There are many different types of brain tumors. Some of them are benign, and some are malignant. Brain tumors start growing in the brain (primary brain tumors); or the tumor may begin in other parts of the body and spread to the brain, these are called secondary tumors or metastatic. The speed of tumor growth may vary considerably. The location of a brain tumor and the growth rate determines how it will affect brain functions.
TYPES OF BRAIN TUMORS
Primary brain tumors
Primary brain tumors originate in the brain itself or tissues close to it, such as in the meninges, cranial nerves, pituitary gland or pineal gland.
In adults, primary brain tumors are much less common than are secondary brain tumors, in which cancer begins elsewhere and spreads to the brain.
Many different types of primary brain tumors exist. Each gets its name from the kind of cells involved. Primary brain tumors include:
- Gliomas. Gliomas are the most common brain malignant tumors. These tumors begin in the brain or spinal cord and include astrocytomas, ependymomas, glioblastomas, oligoastrocytomas, and oligodendrogliomas. Glioblastoma is one of the most common brain tumors
- Meningiomas. A meningioma is a tumor that arises from the membranes that surround your brain and spinal cord (meninges). Most meningiomas are noncancerous.
- Acoustic neuromas (schwannomas). These are benign tumors that develop on the nerves that control balance and hearing leading from your inner ear to your brain.
- Pituitary Adenomas. These are mostly benign tumors that develop in the pituitary gland at the base of the brain. These tumors can affect the pituitary hormones with effects throughout the body.
- Medulloblastomas. These are the most common cancerous brain tumors in children. A medulloblastoma starts in the posterior fossa of the brain and tends to spread through the spinal fluid. These tumors are less common in adults, but they do occur.
- Germ cell tumors. Germ cell tumors may develop during childhood where the testicles or ovaries will form. However, sometimes germ cell tumors affect other parts of the body, such as the brain.
- Chordomas. These are benign, slow-growing tumors that are most prevalent in people ages 50 to 60. Their most common locations are the base of the skull and the lower portion of the spine.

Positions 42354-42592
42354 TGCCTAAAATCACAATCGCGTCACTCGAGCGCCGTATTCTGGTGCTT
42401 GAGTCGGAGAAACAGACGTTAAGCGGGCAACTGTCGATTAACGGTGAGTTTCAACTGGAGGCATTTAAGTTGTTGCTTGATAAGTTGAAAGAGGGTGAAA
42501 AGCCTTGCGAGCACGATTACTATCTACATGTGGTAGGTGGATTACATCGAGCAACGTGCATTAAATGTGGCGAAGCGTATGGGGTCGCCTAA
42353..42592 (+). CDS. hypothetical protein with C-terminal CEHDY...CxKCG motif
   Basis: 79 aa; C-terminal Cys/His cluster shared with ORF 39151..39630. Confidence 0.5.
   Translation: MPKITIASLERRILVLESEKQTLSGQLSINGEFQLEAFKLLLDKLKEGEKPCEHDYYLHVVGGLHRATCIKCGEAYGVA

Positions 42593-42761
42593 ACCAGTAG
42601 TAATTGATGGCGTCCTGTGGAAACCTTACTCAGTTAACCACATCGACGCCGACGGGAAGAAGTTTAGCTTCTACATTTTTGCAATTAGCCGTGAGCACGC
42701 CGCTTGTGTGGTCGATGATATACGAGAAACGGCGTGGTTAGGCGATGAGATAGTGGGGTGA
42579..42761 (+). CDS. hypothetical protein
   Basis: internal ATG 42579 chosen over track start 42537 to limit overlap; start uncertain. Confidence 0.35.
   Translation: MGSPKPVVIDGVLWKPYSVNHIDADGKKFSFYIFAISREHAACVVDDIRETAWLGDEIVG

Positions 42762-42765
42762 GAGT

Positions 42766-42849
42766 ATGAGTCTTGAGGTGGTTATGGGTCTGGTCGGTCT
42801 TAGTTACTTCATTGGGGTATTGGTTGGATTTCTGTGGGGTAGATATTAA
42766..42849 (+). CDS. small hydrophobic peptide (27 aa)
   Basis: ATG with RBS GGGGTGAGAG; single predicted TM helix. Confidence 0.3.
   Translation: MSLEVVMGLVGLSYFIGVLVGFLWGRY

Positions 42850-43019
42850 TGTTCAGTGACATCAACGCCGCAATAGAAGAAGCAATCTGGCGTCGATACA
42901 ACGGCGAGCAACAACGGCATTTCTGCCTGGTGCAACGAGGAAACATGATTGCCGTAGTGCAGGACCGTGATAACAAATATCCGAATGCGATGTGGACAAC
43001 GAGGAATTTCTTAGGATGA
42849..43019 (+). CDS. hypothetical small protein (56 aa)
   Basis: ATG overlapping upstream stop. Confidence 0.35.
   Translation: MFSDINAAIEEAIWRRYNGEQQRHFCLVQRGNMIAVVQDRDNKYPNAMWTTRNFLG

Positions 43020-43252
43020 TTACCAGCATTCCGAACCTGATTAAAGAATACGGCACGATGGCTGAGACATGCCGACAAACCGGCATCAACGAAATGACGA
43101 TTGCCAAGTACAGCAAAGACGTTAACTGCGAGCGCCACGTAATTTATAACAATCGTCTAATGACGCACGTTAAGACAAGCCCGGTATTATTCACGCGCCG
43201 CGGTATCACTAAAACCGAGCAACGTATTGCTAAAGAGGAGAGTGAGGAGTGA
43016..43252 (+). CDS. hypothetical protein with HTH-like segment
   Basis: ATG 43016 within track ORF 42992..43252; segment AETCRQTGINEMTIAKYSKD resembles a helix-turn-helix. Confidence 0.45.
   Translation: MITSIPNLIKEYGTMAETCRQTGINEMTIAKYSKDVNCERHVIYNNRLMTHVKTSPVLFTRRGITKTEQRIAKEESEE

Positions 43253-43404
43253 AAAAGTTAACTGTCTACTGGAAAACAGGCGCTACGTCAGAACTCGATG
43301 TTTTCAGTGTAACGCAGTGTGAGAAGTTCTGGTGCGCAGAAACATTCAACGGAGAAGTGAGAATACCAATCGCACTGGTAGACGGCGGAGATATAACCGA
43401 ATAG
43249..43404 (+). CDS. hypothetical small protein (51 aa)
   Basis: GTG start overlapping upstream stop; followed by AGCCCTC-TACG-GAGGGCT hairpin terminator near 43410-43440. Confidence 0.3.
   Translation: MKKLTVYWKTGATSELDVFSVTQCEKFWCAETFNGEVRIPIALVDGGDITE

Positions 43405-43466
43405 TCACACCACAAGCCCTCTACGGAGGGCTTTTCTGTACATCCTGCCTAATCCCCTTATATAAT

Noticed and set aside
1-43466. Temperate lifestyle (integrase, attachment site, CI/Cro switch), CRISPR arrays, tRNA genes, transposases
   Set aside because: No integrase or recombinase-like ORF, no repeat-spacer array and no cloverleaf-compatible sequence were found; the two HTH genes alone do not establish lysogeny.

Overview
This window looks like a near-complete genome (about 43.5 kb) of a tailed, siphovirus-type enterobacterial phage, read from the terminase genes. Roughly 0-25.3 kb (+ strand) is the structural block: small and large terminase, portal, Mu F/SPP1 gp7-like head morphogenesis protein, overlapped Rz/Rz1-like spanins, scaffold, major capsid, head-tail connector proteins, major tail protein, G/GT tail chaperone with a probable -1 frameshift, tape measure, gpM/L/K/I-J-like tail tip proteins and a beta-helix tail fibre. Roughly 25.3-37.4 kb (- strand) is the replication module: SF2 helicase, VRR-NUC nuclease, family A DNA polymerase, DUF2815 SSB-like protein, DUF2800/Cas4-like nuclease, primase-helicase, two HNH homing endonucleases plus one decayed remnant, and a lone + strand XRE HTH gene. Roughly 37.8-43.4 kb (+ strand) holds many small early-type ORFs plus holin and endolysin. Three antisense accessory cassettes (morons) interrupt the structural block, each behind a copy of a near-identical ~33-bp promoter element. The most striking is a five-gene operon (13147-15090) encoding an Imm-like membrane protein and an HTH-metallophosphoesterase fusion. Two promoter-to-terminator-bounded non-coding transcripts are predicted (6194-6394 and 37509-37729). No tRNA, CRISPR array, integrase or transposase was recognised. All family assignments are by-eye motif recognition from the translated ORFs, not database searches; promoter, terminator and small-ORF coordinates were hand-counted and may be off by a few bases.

- Craniopharyngiomas. These rare, noncancerous tumors start near the brain’s pituitary gland, which secretes hormones that control many body functions. As the craniopharyngioma slowly grows, it can affect the pituitary gland, optic nerves and other structures near the brain.
Secondary (metastatic) brain tumors
Metastatic brain tumors include tumors that arise elsewhere in the body (such as the breast or lungs) and migrate to the brain, usually through the bloodstream. Up to 40 percent of people with lung cancer will develop metastatic brain tumors. Metastatic tumors are considered cancer and are malignant. Metastatic brain tumors often occur in people who have a history of cancer. However, in rare cases, a metastatic brain tumor may be the first sign of cancer that began elsewhere in your body.
In adults, secondary brain tumors are far more common than are primary brain tumors.
Any cancer can spread to the brain, but common types include:
- Breast cancer
- Colon cancer
- Kidney cancer
- Lung cancer
SYMPTOMS OF BRAIN TUMORS
The signs and symptoms of a brain tumor vary greatly and depend on the brain tumor’s size, location, and rate of growth.
Signs and symptoms caused by brain tumors may include:
- New onset or change in the pattern of headaches
- Headaches that gradually become more frequent and more severe
- Unexplained nausea or vomiting
- Vision problems, such as blurred vision, double vision or loss of peripheral vision
- Gradual loss of sensation or movement in an arm or a leg
- Difficulty with balance
- Speech difficulties
- Confusion and disorientation
- Personality or behavior changes